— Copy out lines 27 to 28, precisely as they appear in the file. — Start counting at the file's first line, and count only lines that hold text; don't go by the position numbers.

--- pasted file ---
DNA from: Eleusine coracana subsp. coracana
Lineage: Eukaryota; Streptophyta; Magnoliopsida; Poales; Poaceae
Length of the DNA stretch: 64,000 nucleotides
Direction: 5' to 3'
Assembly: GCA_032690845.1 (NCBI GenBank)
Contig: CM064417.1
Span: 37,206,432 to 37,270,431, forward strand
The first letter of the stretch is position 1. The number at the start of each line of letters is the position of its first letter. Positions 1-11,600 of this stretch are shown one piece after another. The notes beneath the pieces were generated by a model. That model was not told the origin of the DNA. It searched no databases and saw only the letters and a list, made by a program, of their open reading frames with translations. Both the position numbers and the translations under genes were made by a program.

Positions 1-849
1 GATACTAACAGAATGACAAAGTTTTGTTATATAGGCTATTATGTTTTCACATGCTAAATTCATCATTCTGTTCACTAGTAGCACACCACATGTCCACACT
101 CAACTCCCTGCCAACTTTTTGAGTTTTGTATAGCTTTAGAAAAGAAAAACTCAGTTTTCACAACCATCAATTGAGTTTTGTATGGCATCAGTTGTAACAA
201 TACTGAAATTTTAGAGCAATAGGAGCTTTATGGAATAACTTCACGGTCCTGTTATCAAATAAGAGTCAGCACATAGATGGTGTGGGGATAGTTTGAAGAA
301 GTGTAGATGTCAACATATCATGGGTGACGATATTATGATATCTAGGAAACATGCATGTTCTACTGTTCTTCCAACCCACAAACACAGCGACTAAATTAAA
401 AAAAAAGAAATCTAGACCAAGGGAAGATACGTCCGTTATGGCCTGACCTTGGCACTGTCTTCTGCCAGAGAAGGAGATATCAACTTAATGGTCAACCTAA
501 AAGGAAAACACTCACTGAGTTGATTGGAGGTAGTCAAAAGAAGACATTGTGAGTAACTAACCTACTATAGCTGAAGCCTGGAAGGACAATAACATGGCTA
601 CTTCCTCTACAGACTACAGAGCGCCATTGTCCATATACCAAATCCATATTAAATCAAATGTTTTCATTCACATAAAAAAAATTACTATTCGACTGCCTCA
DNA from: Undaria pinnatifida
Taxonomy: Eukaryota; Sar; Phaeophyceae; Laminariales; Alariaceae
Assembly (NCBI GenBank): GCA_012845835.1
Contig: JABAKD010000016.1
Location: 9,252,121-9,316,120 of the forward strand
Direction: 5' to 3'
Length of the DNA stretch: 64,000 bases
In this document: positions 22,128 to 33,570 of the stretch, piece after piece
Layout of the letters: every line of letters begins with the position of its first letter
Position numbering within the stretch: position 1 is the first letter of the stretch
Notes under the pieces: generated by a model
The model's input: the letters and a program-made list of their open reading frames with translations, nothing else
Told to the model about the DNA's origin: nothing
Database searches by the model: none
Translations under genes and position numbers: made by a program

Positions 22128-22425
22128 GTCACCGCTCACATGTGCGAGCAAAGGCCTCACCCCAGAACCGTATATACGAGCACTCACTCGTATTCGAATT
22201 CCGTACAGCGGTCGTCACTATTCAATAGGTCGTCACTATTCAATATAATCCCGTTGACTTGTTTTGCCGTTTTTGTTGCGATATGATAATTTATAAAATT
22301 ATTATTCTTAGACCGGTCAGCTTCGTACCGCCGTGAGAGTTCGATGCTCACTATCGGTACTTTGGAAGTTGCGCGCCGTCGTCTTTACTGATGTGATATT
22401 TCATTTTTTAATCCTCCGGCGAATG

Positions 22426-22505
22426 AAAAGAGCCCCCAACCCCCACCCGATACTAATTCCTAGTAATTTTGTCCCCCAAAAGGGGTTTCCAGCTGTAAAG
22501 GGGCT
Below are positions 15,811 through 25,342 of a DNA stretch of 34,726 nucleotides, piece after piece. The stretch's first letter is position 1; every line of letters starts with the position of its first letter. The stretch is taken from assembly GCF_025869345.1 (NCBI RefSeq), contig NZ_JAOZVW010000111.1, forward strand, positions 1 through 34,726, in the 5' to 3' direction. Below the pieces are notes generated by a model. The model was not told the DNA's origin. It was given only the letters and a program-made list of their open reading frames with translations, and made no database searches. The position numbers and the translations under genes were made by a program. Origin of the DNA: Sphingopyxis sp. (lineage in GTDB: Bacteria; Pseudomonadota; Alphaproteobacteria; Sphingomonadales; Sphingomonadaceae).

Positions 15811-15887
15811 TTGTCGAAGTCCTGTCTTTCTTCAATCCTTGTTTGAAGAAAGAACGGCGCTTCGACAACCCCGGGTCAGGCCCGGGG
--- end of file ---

Notes under the pieces: generated by a model
The model's input: the letters and a program-made list of their open reading frames with translations, nothing else